Sorry I can't agree. Amortisation, literally means doesn't die. The cost of providing the physical means of supplying Fruitflow to the world will ALWAYS be a part of the costs. I haven't forgotten it, how could I ?
Some years ago I bought and installed a piece of equipment, a capital cost. It was paid for, so no further cost. The equipment was used in a process to enhance my basic stock, adding value to it. In arriving at the cost of the new, enhanced, product, I took the basic cost, plus the cost of the item added, plus labour, plus energy costs, plus an amortised proportion of the original capital spend (in my case 15% per annum), thereby arriving at my total cost of goods, to which I added the profit I hoped to make. So, although the spending was once only, for many years after that, until in fact I scrapped the equipment, I had an amortised cost on my accounts. The same is happening here, the amortised costs will always form part of the cost of goods. As a cost per portion the percentage continues to fall, right up to the optimum output of the plant. Each increase in sales meets with an unchanged amortised cost, therefore cost of goods decreases. That is what they said is happening in the last report, and in the interims that is what they will say has continued. Increased sales volume means increased margins means increased net profit, shared by both parties.
Alfista - I am seeking clarity.As stated many times before - the company statement on this is ambiguous.You have talked specifically about amortisation which is exactly what I am referring to yet now seem to have forgotten about it.
The reason I seek clarity is to try and ascertain what our profit share may be in the future when said amortisation is done and dusted.
Originally the agreement referred to performance milestones and increased revenue - what I wish to know is whether the amortisation of set up cost is separate to that. The devil is in the detail here.
A matter of who is a clown. There is a very clear statement that is made by the company, which is run by two people who are experienced, one in accountancy.. Is it, therefore, valid to read what they have written, so easily understood, then add layers of mystery, deception and confusion, and then regard those contorted thoughts as in any way related to reality? Surely that is self deception. The profit sharing agreement is at the very start, but, as of the March accounts, is demonstrably working. Why can't some just accept that. A gloomy view is one thing, self deception quite another.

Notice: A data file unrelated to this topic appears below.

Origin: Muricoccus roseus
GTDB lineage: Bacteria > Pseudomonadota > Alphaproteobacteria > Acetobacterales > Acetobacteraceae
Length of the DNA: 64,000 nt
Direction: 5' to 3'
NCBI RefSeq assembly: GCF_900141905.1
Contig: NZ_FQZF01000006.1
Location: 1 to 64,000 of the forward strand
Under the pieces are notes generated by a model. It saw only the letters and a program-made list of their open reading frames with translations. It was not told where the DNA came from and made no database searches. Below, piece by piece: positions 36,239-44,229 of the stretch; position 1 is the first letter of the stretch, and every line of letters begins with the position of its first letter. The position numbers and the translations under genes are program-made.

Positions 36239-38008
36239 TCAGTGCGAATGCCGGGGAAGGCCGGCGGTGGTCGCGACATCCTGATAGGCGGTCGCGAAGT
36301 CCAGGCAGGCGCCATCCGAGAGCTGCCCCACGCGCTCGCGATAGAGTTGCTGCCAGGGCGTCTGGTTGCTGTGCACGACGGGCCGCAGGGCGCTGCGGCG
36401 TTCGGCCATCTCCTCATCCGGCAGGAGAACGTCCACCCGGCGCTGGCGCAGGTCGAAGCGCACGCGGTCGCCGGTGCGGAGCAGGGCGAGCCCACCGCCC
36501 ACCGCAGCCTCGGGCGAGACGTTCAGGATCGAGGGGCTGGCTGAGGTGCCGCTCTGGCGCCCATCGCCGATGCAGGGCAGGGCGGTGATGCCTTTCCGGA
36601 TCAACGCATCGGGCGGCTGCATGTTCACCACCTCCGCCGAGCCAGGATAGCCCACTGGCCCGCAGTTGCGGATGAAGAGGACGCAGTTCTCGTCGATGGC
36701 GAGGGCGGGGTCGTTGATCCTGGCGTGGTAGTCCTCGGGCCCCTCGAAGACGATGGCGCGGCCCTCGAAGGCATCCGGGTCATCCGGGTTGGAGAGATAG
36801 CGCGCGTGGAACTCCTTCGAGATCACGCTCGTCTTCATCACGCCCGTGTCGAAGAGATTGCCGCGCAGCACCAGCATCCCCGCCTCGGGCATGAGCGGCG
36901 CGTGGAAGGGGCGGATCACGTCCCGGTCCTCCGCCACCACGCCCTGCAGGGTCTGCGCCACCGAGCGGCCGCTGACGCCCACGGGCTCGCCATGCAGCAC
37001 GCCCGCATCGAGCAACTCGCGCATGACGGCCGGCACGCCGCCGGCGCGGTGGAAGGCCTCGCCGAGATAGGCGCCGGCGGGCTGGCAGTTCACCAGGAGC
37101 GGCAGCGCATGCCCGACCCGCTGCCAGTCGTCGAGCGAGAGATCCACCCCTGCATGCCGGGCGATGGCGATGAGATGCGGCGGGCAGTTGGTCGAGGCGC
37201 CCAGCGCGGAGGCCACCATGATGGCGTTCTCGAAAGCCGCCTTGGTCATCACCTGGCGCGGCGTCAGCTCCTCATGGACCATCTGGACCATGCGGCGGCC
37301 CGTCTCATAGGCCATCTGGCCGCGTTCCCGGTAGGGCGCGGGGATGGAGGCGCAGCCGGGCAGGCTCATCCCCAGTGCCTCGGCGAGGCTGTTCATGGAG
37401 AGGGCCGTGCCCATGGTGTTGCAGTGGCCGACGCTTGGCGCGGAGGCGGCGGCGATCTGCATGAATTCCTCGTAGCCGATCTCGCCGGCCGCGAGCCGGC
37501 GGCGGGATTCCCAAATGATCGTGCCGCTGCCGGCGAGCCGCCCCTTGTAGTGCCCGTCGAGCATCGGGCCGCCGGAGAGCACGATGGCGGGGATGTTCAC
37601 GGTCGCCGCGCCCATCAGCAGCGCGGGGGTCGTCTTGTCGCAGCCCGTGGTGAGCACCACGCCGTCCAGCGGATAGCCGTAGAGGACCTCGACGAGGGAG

"This bias is attributed to a metacognitive inability of the unskilled to recognize their ineptitude" Never has it been so apt as in this mornings conversation, except by, perhaps, " the illusory superiority" imagined by ones attendance at an AGM. But I know exactly the areas where I'm inept, and I am trying to work on the converse, it is easy for me, and many, many others, I'm sure, to understand the profit share, but Red Prince is really struggling, despite it being explained over and over and over again, and not just by me, so I cant put that down to my ineptness, I must put it down to theirs, because the illusory superiority I there for everyone to see but themselves. However, I must state, quite categorically, I take no pleasure from their cognitive misfortune. OK a little amusement maybe
It appears that he is still under the misapprehension that we have to pay a share of the costs. Although its hard to glean any meaning from that last post, apart from English does not appear to be his forte. Along with accounting, the profit share agreement, basic comprehension, logic, reason and common sense.
"The Dunning–Kruger effect is a cognitive bias wherein unskilled individuals suffer from illusory superiority, mistakenly rating their ability much higher than is accurate. This bias is attributed to a metacognitive inability of the unskilled to recognize their ineptitude. Conversely, highly skilled individuals tend to underestimate their relative competence, erroneously assuming that tasks which are easy for them are also easy for others" Mmm I seem to remember another departed poster who tailored their username to their style of posting, or vice versa, and that was Schadenfreude, no connection I suppose? Dunning–Kruger effect description courtesy of Wikipedia.
Could you please explain how that piece of complete gobbledegook can be in any way related to business accounting practice? Sorry to disagree so strongly, but in over thirty years of handling company accounts I can't see where you're coming from in that description.
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